By Miriam Raftery
July 25, 2013 (San Diego) –An amendment that sought to ban the National Security Agency from collecting phone and Internet records on Americans who are not under investigation failed to win passage in the House of Representatives today. The Amash amendment, a bipartisan proposal to a spending bill, was narrowly defeated 205-217.
All five members of the San Diego Congressional delegation voted to defeat the measure including Republicans Duncan Hunter and Darrell Issa as well as Democrats Juan Vargas, Susan Davis, and Scott Peters.
Supporters of the amendment argued that the NSA overstepped its authority by conducting warrantless spying on citizens--activities never authorized by Congress and that some contend violates the Constitution.
Both House Speaker John Boehner and House Minority Leader Nancy Pelosi also voted against the amendment. The White House also urged defeat of the measure.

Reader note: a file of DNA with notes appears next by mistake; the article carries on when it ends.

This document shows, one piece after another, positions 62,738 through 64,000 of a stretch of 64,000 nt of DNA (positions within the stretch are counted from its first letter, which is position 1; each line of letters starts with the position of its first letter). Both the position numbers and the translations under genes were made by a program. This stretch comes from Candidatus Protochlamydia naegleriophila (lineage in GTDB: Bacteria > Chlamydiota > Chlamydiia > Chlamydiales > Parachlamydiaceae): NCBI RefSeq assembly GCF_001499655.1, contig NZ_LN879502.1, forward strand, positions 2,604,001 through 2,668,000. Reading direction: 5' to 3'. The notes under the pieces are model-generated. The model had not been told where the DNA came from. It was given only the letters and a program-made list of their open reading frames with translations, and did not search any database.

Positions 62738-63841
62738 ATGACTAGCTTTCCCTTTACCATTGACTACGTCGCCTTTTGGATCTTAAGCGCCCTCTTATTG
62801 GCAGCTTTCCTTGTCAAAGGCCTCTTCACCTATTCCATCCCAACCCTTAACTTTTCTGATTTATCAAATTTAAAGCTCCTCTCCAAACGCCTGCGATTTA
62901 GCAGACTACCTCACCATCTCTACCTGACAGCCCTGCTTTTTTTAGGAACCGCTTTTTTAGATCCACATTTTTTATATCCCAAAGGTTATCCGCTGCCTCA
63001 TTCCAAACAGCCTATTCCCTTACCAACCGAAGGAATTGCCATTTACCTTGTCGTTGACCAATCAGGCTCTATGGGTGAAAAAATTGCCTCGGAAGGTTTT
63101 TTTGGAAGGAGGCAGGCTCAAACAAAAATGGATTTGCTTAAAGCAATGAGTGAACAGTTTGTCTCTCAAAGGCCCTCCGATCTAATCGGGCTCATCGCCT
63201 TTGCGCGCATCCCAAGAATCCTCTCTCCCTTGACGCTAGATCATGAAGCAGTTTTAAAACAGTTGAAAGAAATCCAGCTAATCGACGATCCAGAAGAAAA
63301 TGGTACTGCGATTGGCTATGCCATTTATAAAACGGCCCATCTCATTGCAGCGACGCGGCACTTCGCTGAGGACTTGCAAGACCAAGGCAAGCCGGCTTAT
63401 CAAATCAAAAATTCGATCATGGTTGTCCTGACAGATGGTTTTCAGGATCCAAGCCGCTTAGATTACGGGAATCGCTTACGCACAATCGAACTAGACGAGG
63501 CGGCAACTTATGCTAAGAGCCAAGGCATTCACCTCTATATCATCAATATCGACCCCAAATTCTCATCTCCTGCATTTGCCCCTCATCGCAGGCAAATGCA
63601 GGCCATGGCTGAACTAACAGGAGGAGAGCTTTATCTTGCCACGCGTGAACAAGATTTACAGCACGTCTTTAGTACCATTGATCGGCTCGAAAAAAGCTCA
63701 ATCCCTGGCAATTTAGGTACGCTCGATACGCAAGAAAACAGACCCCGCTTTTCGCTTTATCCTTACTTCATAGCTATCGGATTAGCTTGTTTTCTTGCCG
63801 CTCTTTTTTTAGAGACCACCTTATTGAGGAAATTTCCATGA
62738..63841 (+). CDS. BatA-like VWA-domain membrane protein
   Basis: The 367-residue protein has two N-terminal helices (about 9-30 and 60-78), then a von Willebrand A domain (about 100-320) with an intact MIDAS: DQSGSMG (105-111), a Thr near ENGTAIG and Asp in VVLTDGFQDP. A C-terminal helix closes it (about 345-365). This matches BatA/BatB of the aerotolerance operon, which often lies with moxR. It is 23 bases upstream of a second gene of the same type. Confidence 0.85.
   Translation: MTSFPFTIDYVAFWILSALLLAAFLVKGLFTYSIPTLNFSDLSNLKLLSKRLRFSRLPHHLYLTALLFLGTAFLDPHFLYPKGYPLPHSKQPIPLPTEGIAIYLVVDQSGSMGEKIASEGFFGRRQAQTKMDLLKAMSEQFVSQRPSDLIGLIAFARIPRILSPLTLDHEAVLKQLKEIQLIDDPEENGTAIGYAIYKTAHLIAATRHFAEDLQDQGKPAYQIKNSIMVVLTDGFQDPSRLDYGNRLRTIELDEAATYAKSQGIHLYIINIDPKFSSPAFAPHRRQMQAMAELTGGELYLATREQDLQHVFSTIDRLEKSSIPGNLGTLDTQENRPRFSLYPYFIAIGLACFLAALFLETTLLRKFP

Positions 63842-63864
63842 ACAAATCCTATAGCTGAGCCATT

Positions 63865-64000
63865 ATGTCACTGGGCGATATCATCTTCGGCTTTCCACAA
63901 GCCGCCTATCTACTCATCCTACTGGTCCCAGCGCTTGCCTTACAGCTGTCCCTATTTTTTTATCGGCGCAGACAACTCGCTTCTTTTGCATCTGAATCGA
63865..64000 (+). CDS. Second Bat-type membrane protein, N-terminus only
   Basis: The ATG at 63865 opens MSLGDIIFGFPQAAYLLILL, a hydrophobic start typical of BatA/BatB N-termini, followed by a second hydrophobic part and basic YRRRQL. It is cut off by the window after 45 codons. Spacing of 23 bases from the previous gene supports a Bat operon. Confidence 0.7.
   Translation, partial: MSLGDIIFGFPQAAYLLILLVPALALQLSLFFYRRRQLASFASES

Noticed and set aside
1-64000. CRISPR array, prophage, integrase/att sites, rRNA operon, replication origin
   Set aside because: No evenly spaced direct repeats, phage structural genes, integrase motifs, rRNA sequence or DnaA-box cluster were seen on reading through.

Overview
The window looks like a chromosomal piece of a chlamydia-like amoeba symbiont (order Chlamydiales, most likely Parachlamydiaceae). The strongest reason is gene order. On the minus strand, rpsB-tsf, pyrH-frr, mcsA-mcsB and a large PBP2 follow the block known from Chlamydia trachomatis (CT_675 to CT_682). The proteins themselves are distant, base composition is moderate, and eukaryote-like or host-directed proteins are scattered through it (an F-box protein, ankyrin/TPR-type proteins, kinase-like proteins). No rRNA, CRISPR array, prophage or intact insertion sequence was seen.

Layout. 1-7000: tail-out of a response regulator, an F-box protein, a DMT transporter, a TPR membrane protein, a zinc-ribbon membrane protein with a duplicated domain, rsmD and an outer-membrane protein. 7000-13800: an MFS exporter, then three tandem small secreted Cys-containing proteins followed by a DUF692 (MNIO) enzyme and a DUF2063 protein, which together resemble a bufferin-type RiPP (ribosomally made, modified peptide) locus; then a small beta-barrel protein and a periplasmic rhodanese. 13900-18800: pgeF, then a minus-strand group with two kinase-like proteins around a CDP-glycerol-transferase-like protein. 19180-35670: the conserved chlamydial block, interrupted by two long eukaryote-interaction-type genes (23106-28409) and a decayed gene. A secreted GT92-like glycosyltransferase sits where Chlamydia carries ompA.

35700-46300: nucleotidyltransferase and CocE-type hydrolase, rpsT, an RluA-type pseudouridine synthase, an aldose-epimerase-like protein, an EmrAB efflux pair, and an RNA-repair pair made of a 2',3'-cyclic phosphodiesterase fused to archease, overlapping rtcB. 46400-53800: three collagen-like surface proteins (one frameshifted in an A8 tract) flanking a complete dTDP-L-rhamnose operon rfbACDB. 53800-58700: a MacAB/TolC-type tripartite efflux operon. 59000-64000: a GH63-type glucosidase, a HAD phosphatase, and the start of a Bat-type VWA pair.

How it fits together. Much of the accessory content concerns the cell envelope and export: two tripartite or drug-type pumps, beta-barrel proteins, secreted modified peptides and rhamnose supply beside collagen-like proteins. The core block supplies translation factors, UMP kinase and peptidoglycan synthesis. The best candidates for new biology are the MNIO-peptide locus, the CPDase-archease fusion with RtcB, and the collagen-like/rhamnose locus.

Warrantless accessing of phone and internet records for U.S. citizens was exposed by whistleblower Edward Snowden, who is now in hiding and facing possible treason charges if extradited to the U.S. His actions have sparked controversy on whether Snowden is a hero or a traitor. A national movement, Restore the Fourth, has arisen to call for restoration of Fourth Amendment rights, which guarantee freedom from unreasonable search and seizure.
For details on the failed amendment, see Amash Amendment Fails 205-217, Along Bipartisan Lines. View the whole roll call vote here.